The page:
In January 1965 Tjerk Vermaning, a knife, scissor and lawnmower blade grinder, stumbled upon an archaeological discovery that instantly made him the best-known amateur archaeologist in the Netherlands of his day. He found flint tools fashioned by Neanderthals around 50,000 years ago. This marked the beginning of a controversial period in Dutch archaeology. From 8 July 2018 the Drents Museum is presenting The Vermaning Affair, an exhibition in which the finder’s life takes centre stage.
Fascinated by Neanderthal Man
Tjerk Vermaning (1929–1987) developed an interest in archaeology already at a young age. Around his thirtieth, after seeing the hand-axe from Wijnjeterp, he became fascinated with Neanderthal man and his flint tools. He spent many hours scouring ploughed fields of Drenthe for the artefacts of this extinct species of human. He met with little success in the early years; however, in the beginning of 1965 he discovered two groups of tools close to the television mast of Hoogersmilde that immediately aroused the interest of the professional academic community. This was the first time that multiple tools had been found together in the northern Netherlands. The age of the find was estimated to be around 50,000 years old. He went on to discover several more sites, in Hijken and Eemster in the following years.
Real or Fake?
Vermaning’s finds were acquired by museums and published in professional journals. He was awarded the Cultural Prize of Drenthe as well as an annual stipend permitting him to continue his research. However, Vermaning wanted more recognition in the form of an honorary degree and employment at the Drents Museum. As time passed the relationship between Vermaning and the academic community deteriorated. Further research led to the conclusion that the finds were of more recent fabrications. In 1977 the Court in Assen convicted Vermaning for fraud; however, a year later the Court in Leeuwarden acquitted him because it could not be proved that he had fashioned the artefacts himself. The court remained mute on the question as to whether the stones were genuine or forged.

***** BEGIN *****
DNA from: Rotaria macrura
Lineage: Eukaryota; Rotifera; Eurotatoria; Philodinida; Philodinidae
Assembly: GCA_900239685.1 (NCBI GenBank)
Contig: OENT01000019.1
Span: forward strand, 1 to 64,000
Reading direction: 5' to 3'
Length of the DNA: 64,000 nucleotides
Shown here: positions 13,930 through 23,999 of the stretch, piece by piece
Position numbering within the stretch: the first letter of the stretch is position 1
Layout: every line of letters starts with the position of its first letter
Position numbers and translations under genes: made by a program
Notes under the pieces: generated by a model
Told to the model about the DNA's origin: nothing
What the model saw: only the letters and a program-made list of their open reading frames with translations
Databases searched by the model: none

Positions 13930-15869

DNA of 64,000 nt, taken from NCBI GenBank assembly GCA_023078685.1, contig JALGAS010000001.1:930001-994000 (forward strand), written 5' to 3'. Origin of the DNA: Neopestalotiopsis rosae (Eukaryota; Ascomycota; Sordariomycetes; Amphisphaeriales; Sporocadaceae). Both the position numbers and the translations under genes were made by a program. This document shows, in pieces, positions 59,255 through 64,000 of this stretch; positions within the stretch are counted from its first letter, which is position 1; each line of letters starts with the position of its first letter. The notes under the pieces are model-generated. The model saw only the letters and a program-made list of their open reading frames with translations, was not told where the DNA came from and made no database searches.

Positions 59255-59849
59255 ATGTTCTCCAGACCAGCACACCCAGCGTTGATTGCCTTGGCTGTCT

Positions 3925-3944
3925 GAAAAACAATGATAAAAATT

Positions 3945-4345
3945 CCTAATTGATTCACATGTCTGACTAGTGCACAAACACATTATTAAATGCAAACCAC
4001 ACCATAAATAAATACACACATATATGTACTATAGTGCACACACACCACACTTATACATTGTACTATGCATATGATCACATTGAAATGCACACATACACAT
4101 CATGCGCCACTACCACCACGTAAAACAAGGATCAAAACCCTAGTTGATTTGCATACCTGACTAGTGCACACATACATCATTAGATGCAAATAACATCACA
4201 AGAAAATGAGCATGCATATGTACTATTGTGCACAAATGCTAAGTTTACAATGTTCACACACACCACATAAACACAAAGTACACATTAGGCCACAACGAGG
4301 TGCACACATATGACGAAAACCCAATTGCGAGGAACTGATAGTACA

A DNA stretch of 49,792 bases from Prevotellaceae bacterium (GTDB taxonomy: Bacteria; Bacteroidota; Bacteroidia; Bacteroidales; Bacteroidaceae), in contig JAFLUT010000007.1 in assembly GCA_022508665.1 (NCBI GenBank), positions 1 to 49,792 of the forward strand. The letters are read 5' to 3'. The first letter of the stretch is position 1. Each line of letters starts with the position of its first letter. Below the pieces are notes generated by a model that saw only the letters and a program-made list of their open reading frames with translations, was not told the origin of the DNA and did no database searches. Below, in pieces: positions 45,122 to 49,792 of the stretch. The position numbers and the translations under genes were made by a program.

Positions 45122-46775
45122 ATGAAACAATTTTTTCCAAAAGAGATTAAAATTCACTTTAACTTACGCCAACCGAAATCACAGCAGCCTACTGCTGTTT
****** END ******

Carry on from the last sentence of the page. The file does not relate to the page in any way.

The Vermaning Affair
The exhibition The Vermaning Affair – A Singular Amateur Archaeologist in Drenthe takes you on a journey through the life of Tjerk Vermaning. Who was he, and what sparked his interest in the distant past? His relationship with the press is also illuminated, for without exception it took his side in the confrontation with the scientific community. Many of Vermaning’s finds are on view in the exhibition, both the forgeries (Hoogersmilde, Hijken, and Ravenswoud) and the genuine artefacts he found in various locations in Drenthe. His source of inspiration, the hand-axe from Wijnjeterp, is also on display. Various films and audio fragments bring the headstrong amateur archaeologist to life.
The exhibition is accompanied by a book of the same name, De Zaak Vermaning (in Dutch only) issued by WBOOKS (Zwolle). The publication has 160 pages and costs € 24.95. Available in the Museum Shop from 8 July 2018.
De Affaire Vermaning
Concurrently with the exhibition, PeerGrouP is staging the large-scale location theatrical performance De Affaire Vermaning (in Dutch only) from Wednesday, 5 September through Sunday, 30 September. The performance is in Hoogersmilde, close to where Vermaning made his first highly touted finds. The production is a comical spectacle about the controversial Drenthe amateur archaeologist. Jan Veldem wrote the script and the actor Mads Wittermans plays the role of Tjerk Vermaning. For tickets and information, please contact: www.peergroup.nl